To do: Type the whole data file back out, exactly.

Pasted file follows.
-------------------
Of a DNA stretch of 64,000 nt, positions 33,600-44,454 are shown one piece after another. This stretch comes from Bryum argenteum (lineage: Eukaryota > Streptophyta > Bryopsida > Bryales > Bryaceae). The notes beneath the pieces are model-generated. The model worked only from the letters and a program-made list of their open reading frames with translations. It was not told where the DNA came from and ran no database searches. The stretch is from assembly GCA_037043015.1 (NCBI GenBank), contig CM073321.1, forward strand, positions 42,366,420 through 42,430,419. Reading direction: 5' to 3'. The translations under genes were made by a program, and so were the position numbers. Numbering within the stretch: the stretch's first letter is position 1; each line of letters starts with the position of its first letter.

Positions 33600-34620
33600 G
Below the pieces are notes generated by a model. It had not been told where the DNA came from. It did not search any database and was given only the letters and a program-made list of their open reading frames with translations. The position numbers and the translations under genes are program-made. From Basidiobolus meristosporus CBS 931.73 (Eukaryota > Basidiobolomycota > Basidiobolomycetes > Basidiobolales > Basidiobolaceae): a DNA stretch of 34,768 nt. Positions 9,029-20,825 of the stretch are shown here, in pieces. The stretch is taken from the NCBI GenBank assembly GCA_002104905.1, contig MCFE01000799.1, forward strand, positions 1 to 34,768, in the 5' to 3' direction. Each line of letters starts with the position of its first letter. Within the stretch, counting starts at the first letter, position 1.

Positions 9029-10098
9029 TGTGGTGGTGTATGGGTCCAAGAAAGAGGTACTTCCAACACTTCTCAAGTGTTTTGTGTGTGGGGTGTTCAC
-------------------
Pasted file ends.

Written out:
Of a DNA stretch of 64,000 nt, positions 33,600-44,454 are shown one piece after another. This stretch comes from Bryum argenteum (lineage: Eukaryota > Streptophyta > Bryopsida > Bryales > Bryaceae). The notes beneath the pieces are model-generated. The model worked only from the letters and a program-made list of their open reading frames with translations. It was not told where the DNA came from and ran no database searches. The stretch is from assembly GCA_037043015.1 (NCBI GenBank), contig CM073321.1, forward strand, positions 42,366,420 through 42,430,419. Reading direction: 5' to 3'. The translations under genes were made by a program, and so were the position numbers. Numbering within the stretch: the stretch's first letter is position 1; each line of letters starts with the position of its first letter.

Positions 33600-34620
33600 G
Below the pieces are notes generated by a model. It had not been told where the DNA came from. It did not search any database and was given only the letters and a program-made list of their open reading frames with translations. The position numbers and the translations under genes are program-made. From Basidiobolus meristosporus CBS 931.73 (Eukaryota > Basidiobolomycota > Basidiobolomycetes > Basidiobolales > Basidiobolaceae): a DNA stretch of 34,768 nt. Positions 9,029-20,825 of the stretch are shown here, in pieces. The stretch is taken from the NCBI GenBank assembly GCA_002104905.1, contig MCFE01000799.1, forward strand, positions 1 to 34,768, in the 5' to 3' direction. Each line of letters starts with the position of its first letter. Within the stretch, counting starts at the first letter, position 1.

Positions 9029-10098
9029 TGTGGTGGTGTATGGGTCCAAGAAAGAGGTACTTCCAACACTTCTCAAGTGTTTTGTGTGTGGGGTGTTCAC